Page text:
For many of our students, attending middle school at STRIVE-Prep on the Montbello campus is the one constant in their lives in which constants are few. Our students face insecurity, uncertainty and the judgment of outside society every day. STRIVE provides them with the consistency every adolescent needs, and a safe haven that prioritizes both their academic and their social-emotional health.
STRIVE is not just integral to the well-being of its students, it is also dedicated to improving the lives of the entire Montbello community. We provide basic essentials, ensuring that people have warm clothing and food when needed. And we help bring people together, as witnessed by the turnout of over 300 cars at the STRIVE pandemic-version, trunk-or-treat event. It is through efforts such as these that STRIVE has become an essential source of support for members of the Montbello community.
In my three decades as an educator, I have never been involved in a school community so fully invested in the well-being and success of its members as the one found at STRIVE-Prep Montbello. As Denver Public Schools embarks upon the decision-making process of Reimagining Montbello, I would implore those involved to understand and appreciate the truly essential role STRIVE plays in the lives of our families and in the Montbello community. Until now, it is as though our students, families and staff have been invisible to the Board of Education, caught up in a political debate about charter schools. STRIVE-Prep Montbello Middle School provides a warm, nurturing place for hundreds of adolescent students.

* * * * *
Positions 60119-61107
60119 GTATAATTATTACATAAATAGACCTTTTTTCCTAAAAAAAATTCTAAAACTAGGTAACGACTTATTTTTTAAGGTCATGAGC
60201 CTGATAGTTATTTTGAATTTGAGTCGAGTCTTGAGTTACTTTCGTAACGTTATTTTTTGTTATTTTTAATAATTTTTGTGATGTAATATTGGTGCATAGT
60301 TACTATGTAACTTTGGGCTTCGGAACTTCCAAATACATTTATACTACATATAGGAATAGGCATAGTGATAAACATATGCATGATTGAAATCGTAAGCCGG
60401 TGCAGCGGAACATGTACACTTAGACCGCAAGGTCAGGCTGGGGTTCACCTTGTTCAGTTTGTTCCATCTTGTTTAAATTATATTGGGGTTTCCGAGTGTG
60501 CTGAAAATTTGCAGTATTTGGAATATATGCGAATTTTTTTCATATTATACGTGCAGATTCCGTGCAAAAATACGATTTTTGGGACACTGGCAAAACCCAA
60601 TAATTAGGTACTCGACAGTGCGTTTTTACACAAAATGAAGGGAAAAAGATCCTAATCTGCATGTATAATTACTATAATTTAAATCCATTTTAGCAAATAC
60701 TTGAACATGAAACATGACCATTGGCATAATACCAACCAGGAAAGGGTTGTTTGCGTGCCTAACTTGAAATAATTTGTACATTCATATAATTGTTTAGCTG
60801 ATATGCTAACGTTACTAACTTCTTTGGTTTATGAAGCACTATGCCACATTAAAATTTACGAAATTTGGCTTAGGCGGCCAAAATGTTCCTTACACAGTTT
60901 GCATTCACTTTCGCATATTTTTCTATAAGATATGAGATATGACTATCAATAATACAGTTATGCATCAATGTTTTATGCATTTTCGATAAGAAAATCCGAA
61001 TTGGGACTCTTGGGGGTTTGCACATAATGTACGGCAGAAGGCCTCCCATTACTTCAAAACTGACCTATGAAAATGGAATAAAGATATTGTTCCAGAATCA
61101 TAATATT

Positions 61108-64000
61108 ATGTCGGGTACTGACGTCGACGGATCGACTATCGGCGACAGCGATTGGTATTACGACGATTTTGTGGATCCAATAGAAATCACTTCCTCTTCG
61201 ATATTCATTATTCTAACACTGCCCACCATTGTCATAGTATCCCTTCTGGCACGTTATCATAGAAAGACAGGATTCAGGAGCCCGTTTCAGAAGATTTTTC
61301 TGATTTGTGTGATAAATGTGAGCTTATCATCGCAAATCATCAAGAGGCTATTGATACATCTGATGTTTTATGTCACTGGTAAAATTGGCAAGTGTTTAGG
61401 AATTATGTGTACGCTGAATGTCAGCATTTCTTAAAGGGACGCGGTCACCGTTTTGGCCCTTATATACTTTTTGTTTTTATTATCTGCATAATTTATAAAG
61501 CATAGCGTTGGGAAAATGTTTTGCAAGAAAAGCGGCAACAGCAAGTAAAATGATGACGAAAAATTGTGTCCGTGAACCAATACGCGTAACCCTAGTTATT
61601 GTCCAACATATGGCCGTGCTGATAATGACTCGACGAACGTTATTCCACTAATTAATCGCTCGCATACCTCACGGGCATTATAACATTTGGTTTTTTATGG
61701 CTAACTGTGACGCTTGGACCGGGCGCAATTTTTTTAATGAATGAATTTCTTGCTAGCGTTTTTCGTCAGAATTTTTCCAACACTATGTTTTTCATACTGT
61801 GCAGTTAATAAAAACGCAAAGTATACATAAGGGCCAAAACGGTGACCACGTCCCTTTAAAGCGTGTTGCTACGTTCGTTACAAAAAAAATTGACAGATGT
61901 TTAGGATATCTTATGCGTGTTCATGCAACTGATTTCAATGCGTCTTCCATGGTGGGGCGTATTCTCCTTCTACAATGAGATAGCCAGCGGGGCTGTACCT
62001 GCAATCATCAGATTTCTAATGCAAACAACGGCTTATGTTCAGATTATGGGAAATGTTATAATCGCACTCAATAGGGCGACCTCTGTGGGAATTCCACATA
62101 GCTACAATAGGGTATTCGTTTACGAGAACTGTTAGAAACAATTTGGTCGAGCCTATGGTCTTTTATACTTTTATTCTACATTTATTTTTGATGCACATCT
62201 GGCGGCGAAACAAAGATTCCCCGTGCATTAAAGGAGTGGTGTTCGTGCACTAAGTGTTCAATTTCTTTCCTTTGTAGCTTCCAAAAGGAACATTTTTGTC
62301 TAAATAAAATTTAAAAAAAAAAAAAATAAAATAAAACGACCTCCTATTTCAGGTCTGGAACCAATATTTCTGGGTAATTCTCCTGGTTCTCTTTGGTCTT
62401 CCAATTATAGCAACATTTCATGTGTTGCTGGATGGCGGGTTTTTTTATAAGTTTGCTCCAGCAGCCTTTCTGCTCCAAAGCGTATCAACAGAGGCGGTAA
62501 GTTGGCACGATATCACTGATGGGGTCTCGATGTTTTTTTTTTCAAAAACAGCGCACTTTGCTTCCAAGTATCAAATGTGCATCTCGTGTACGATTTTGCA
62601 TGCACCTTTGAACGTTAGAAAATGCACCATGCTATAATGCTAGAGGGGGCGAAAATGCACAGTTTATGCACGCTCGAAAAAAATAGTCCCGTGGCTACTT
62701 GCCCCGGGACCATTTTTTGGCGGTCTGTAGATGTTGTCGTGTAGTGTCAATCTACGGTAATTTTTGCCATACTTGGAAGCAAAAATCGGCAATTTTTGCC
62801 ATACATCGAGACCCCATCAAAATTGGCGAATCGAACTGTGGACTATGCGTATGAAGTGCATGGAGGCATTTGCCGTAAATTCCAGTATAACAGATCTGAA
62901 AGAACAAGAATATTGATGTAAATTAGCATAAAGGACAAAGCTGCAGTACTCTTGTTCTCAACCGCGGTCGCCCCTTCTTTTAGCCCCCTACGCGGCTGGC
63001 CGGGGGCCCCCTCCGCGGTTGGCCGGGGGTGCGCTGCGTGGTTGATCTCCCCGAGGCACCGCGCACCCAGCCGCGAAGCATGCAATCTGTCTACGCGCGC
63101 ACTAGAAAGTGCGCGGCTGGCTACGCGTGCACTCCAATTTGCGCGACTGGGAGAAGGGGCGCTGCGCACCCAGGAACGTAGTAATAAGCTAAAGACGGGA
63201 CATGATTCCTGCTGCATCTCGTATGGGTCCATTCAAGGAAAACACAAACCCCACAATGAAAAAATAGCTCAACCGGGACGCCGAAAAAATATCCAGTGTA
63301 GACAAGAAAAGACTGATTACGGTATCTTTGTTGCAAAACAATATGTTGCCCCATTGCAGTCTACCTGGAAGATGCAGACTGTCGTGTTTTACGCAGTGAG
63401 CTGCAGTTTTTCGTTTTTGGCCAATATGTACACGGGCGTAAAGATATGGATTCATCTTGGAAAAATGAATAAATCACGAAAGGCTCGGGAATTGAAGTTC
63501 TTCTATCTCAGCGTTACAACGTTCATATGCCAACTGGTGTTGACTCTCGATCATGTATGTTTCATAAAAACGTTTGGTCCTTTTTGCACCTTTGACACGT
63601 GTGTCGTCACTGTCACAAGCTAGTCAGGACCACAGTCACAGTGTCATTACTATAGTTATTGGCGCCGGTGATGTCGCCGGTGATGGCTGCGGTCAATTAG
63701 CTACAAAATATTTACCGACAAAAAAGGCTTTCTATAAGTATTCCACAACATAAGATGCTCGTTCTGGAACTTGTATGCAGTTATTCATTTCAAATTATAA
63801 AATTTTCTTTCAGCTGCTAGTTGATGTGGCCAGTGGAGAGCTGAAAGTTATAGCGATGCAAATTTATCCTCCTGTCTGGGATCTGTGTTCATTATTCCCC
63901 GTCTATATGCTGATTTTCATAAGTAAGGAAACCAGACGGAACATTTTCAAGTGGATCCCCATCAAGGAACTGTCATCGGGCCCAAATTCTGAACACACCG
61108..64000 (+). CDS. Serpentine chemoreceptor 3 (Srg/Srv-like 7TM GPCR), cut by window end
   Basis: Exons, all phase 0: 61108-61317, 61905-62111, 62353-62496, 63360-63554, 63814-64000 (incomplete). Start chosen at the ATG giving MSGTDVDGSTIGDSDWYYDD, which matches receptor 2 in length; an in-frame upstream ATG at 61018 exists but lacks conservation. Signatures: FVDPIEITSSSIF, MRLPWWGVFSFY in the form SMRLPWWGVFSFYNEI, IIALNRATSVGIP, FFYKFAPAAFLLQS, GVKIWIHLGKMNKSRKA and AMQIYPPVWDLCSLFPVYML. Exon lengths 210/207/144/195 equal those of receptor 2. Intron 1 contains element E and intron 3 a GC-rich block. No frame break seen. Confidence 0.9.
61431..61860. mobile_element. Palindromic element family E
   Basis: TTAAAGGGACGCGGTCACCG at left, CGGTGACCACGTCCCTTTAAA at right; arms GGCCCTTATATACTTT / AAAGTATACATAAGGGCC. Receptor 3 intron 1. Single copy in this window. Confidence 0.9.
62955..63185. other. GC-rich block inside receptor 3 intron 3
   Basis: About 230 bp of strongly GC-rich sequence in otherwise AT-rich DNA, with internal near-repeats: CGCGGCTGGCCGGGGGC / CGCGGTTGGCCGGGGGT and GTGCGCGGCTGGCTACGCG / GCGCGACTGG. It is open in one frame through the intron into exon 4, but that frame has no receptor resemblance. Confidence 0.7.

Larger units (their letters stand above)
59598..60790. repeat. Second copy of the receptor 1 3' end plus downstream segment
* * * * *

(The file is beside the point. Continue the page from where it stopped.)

If we are to keep the promises we have made to them, promises to speak up for them, to fight for them and to make the world a more equitable place for them, then we must allow STRIVE-Prep Montbello to remain where it is, as the rightful place at the heart of the Montbello community.
Julie Keys is the eighth-grade English Language Arts Teacher, Gifted and Talented Coordinator, and Speech and Debate Club Leader at STRIVE Prep-Montbello, a charter public school in the heart of the Montbello community in Denver.
Westword publishes op-eds and essays on matters of interest to the Denver community on weekends; the opinions in them are those of the authors, not Westword. Have one you'd like to submit? Send it to firstname.lastname@example.org, where you can also comment on this piece.
Keep Westword Free... Since we started Westword, it has been defined as the free, independent voice of Denver, and we would like to keep it that way. Offering our readers free access to incisive coverage of local news, food and culture. Producing stories on everything from political scandals to the hottest new bands, with gutsy reporting, stylish writing, and staffers who've won everything from the Society of Professional Journalists' Sigma Delta Chi feature-writing award to the Casey Medal for Meritorious Journalism. But with local journalism's existence under siege and advertising revenue setbacks having a larger impact, it is important now more than ever for us to rally support behind funding our local journalism. You can help by participating in our "I Support" membership program, allowing us to keep covering Denver with no paywalls.